Opioid addiction has no limit
By Teresa Osborne
and Bill Johnston-Walsh
Earlier this month, Gov. Tom Wolf took an unprecedented step for Pennsylvania by signing a disaster declaration to fight the heroin and opioid crisis.
In doing so he acknowledged that the epidemic is a public health emergency affecting every walk of life — at least 14 Pennsylvanians die every day from an overdose, with more than 4,600 overdose deaths in 2016 alone.
While much of the media attention has focused on younger individuals obtaining opioids illegally, older adults are more likely to be prescribed opioids than any other population, and overdoses are on the rise.
Nearly 14,000 people age 45-plus died from an opioid overdose in 2015 — 42 percent of all such deaths in the U.S., according to the Centers for Disease Control and Prevention.
Substance use disorder in older adults is a hidden and silent epidemic that can be traced back to the late 1990s when older patients suffering from chronic conditions like arthritis or back issues were prescribed OxyContin, Vicodin, Percocet and other opioids to relieve pain.
At one point, the American Geriatric Society encouraged physicians to use opioids to treat moderate to severe pain in older patients, citing evidence they were less susceptible to addiction.
Though those guidelines have since been revised, the myth that seniors can’t become addicted persists.
The truth is that as people age they can become more at risk for drug dependence or overdose. Symptoms of substance use disorder, such as increasing fatigue, diminishing memory, or balance problems, can be mistaken for depression or dementia.
It may come as a surprise that an AARP study found that 2.7 million Americans over the age of 50 were taking painkillers for reasons contrary to or in amounts beyond what their doctor originally prescribed.
Today, the U.S. Department of Health and Human Services’ Substance Abuse and Mental Health Services Administration estimates that the number of older adults in need of treatment will increase to 4.4 million by 2020.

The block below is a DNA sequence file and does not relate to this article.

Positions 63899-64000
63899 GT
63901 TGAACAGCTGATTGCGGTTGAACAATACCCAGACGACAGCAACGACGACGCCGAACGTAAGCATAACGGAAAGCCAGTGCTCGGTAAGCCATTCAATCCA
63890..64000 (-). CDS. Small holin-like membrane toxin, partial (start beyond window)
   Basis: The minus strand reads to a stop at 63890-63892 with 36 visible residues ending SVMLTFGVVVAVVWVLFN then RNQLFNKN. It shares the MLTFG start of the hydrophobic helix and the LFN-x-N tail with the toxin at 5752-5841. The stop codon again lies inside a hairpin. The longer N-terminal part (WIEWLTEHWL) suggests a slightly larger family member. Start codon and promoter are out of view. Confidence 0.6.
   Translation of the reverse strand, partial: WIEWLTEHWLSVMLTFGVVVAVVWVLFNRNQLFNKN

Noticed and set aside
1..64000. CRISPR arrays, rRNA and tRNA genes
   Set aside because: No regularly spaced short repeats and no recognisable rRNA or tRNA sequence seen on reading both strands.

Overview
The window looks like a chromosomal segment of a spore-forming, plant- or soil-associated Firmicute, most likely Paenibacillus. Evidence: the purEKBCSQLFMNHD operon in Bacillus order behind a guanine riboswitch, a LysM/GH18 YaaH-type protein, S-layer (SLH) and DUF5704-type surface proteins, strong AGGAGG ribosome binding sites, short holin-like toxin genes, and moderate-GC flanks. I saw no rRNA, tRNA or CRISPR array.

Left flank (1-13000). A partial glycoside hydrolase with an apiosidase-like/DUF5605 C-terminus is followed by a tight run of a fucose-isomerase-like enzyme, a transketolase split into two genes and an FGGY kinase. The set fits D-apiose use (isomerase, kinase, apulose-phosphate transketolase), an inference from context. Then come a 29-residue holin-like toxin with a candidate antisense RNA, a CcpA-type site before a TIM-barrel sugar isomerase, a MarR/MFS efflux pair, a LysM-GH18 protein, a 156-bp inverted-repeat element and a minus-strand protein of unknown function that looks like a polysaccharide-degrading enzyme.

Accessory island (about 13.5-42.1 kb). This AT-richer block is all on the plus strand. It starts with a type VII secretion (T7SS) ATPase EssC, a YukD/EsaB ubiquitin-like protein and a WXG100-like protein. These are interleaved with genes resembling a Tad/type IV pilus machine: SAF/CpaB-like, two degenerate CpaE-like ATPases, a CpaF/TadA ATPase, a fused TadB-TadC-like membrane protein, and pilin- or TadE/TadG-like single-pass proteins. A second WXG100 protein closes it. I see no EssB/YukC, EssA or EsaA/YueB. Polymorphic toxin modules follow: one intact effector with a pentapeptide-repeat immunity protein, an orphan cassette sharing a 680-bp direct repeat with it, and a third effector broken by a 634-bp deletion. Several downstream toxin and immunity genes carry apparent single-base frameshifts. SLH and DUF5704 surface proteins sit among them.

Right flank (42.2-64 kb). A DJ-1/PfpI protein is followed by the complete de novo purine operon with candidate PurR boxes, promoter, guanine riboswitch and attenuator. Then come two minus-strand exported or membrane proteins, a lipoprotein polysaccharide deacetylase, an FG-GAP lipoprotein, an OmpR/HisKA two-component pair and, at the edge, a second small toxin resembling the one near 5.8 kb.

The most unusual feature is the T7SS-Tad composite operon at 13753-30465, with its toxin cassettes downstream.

Fighting the disease of addiction among older Pennsylvanians will require a steadfast commitment from state government, medical professionals, and even seniors and their families.
The research is clear — opioids are a short-term solution, not a long-term fix. This means we must do everything possible to educate older Pennsylvanians and their doctors about the risks associated with using opioids, and provide alternatives for pain management.
To achieve this, the Department of Aging’s prescription assistance program (PACE/PACENET) hosts educational sessions for health care practitioners to ensure they have a reliable, evidence-based, unbiased, and non-commercial source of information about the drugs they frequently prescribe.
The sessions also include information on treating chronic pain with non-opioid painkillers or other non-pharmacological therapies whenever possible.
Pennsylvania has instituted new safe prescribing guidelines for geriatric pain that will help physicians save lives.
These new guidelines cover the safe and effective use of opioids and improve education for medical professionals so they are better equipped to best serve the unique needs of older Pennsylvanians.
Naturally, families also play an important role in addressing the disease of addiction in older adults. When accompanying a senior to a medical appointment, family members should ask physicians how pain will be managed and how prescription pain medications will be used.
They can also keep an eye out for falls, confusion, isolation, changes in habits, and other indicators of addiction.
For those individuals and families that need additional help, the Wolf administration has provided funding for 45 centers of excellence that will treat and support nearly 11,000 people statewide.
If you or a loved one is in need of assistance, please call 1-800-662-HELP (4357) or contact your local Area Agency on Aging.
By increasing awareness, changing prescriber conduct and boosting access to treatment, Pennsylvania can save lives, improve health care delivery and ensure that seniors receive the services and support they deserve.
Osborne is the Pennsylvania Department of Aging secretary; Johnston-Walsh is AARP’s Pennsylvania state director.